What are the different suture types?
Surgical Sutures are normally classified into two types, absorbable and non-absorbable. They can also be classified based on their construction, either mono-filament or multi-filament, coating provided, absorption profile and also whether they are made from natural or synthetic materials. Sutures can also be classified according to their usage e.g. cardiovascular sutures, ophthalmic sutures, general sutures, orthopaedic sutures etc.
View Suture Materials Chart for properties of different suture materials.
Absorbable and Non-absorbable sutures
Sutures can be divided into two types – those which are absorbable and will break down harmlessly in the body over time without intervention, and those which are non-absorbable and must be manually removed if they are not left indefinitely. The type of suture used varies on the operation, with the major criteria being the demands of the location and environment and depends on the discretion and professional experience of the Surgeons.
Sutures to be placed internally would require re-opening if they were to be removed. Sutures which lie on the exterior of the body can be removed within minutes, and without re-opening the wound. As a result, absorbable sutures are often used internally; non-absorbable externally.
Sutures to be placed in a stressful environment, for example the heart (constant pressure and movement) or the bladder (adverse chemical presence) may require specialized or stronger materials to perform their role; usually such sutures are either specially treated, or made of special materials, and are often non-absorbable to reduce the risk of degradation.
Absorbable sutures include :- Polyglycolic Acid sutures, Polyglactin 910 , Catgut, Poliglecaprone 25 and Polydioxanone sutures.
Non-Absorbable sutures include :- Polypropylene sutures, Nylon (poylamide), Polyester, PVDF, silk and stainless steel sutures.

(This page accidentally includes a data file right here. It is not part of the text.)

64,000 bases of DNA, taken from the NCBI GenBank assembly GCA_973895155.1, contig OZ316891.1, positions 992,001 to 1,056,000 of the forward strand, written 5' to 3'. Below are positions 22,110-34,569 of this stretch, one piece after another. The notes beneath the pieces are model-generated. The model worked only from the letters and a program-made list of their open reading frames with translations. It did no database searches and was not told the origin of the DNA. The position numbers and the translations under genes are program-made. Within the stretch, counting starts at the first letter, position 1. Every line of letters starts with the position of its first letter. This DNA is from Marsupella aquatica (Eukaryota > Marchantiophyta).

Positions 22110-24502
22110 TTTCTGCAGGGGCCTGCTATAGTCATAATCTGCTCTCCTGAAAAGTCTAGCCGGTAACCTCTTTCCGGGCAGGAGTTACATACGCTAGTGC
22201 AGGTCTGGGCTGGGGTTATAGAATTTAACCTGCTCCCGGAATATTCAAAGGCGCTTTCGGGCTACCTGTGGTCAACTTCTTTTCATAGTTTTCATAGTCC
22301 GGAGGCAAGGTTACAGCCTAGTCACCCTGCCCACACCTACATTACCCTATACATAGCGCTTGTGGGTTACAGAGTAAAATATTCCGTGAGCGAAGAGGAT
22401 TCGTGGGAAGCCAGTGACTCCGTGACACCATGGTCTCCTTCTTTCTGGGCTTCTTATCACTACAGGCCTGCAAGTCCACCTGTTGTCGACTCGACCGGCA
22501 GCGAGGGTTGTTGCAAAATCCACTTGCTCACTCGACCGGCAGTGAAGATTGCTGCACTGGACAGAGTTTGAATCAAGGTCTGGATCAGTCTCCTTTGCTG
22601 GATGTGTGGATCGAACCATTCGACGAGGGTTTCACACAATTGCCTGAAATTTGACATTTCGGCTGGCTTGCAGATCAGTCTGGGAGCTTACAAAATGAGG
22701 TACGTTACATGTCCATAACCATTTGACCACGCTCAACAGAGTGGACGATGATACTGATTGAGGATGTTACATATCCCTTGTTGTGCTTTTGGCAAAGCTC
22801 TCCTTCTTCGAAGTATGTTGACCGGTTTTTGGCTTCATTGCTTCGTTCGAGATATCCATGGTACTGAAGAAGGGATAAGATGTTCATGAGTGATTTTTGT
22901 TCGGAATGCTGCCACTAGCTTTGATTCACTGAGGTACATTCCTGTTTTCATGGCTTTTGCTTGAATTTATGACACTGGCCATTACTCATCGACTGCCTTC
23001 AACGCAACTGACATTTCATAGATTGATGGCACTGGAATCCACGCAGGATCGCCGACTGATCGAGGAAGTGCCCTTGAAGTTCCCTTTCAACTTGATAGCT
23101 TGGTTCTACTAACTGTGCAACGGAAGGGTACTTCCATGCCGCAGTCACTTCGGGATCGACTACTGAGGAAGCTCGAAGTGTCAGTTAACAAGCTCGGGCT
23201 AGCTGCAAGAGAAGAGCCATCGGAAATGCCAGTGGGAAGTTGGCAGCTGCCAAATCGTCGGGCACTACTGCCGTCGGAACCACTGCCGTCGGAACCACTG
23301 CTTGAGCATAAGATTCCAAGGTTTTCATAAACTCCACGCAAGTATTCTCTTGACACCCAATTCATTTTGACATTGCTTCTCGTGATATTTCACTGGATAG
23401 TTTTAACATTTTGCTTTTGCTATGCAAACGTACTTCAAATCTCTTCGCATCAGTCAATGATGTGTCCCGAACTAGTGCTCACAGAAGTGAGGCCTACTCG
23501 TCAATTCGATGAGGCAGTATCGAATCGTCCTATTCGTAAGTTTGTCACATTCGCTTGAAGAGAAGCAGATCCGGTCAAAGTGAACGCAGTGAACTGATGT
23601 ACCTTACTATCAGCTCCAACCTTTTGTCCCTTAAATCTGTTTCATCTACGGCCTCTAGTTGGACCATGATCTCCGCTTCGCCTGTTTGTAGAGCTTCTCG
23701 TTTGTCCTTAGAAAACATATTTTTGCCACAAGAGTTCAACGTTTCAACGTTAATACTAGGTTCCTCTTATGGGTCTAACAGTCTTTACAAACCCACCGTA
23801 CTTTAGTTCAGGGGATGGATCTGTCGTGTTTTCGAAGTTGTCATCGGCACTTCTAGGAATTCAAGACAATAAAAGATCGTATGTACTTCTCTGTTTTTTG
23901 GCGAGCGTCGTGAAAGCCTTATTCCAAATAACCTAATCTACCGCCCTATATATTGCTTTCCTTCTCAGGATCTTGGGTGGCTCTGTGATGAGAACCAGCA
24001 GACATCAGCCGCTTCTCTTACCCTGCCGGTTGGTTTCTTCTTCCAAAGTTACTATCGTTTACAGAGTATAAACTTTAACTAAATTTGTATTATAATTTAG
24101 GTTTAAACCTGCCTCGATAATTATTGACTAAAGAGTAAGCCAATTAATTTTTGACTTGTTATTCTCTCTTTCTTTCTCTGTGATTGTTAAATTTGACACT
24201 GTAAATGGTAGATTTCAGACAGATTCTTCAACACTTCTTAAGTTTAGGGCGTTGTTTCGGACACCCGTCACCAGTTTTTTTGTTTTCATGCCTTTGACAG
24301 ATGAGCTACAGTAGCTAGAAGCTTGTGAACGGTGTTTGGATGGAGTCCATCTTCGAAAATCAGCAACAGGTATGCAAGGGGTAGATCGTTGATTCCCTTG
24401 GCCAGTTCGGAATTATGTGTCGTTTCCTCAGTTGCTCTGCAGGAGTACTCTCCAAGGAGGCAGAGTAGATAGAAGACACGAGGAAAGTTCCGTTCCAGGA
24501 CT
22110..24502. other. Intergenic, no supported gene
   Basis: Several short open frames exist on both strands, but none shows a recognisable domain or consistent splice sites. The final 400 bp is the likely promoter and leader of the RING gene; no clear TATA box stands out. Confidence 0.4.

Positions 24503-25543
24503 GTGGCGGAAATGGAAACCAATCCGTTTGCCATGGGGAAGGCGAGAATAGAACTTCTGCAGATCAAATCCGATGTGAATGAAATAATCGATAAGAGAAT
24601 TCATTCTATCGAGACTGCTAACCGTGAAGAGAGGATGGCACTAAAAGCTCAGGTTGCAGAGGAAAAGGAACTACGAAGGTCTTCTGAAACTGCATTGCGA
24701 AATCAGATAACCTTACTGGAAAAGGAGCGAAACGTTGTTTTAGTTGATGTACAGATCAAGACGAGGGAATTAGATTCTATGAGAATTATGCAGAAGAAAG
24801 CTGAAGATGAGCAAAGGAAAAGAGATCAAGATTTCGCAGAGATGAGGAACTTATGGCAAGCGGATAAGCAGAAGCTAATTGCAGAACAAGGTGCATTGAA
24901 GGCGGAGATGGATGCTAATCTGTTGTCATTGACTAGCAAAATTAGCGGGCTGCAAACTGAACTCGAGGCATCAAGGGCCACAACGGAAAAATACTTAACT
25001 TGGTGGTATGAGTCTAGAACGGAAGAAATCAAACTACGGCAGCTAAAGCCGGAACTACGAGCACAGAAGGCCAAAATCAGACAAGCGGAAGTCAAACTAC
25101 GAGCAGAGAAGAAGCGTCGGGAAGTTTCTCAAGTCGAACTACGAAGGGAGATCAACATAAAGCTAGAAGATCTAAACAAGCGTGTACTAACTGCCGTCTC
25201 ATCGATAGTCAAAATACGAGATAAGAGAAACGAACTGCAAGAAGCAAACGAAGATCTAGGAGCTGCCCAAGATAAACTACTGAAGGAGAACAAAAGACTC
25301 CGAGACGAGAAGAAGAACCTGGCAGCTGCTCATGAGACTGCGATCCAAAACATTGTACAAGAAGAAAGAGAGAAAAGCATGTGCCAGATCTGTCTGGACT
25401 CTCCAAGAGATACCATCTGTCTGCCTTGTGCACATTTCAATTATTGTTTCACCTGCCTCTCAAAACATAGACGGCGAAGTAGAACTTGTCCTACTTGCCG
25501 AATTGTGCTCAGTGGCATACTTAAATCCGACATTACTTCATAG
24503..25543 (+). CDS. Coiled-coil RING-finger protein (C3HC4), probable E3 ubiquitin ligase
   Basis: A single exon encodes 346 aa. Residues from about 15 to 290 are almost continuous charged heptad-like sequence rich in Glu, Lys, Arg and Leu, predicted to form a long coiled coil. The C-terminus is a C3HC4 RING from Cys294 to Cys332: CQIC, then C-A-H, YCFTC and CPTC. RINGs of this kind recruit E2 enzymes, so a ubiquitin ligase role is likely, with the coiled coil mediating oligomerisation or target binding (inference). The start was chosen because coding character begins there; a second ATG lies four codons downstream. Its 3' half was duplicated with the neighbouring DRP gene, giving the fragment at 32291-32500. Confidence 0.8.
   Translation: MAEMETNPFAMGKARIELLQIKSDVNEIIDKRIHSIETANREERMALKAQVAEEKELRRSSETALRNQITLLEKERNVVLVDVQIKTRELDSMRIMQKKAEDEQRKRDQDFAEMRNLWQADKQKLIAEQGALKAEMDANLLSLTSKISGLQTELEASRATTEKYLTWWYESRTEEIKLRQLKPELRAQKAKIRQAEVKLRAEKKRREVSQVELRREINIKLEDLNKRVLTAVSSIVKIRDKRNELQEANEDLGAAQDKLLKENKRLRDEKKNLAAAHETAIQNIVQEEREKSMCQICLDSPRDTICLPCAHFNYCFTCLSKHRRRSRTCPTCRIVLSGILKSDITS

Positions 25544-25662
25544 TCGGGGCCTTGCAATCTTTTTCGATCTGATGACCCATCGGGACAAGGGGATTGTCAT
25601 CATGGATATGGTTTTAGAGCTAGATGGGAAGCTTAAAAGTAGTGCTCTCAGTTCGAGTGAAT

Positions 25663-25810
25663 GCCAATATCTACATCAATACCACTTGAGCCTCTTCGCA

Sutures can also be divided into two types on the basis of material structure i.e. monofilament sutures and multifilament or braided sutures. Braided sutures provide better knot security whereas monofilament sutures provide better passage through tissues. In general, Monofilament sutures elicit lower tissue reaction compared to braided sutures. Multifilament sutures are braided and often coated with various materials like silicon, wax, PTFE, polycaprolactone, calcium stearate etc.
Monofilament sutures include :- Polypropylene sutures, Catgut, Nylon, PVDF, Stainless steel, Poliglecaprone and Polydioxanone sutures.
Multifilament or braided sutures include :- PGA sutures, Polyglactin 910, silk and polyester sutures.
Surgical Sutures and ligatures are available in a number of sizes. Sutures are classified into different sizes based on the diameter of the thread. United States Pharmacopeia's classification of sutures into various sizes is widely accepted across the world.
The following U.S.P. and metric suture sizes chart shows the diameter range for collagen and synthetic sutures.
Synthetic and Natural Sutures
Surgical sutures can also be divided into two types on the basis of raw material origin i.e. natural and synthetic sutures.
Natural sutures include silk and catgut sutures whereas all other sutures are synthetic in nature.
Coated and Un-Coated Sutures
Sutures Classification based on usage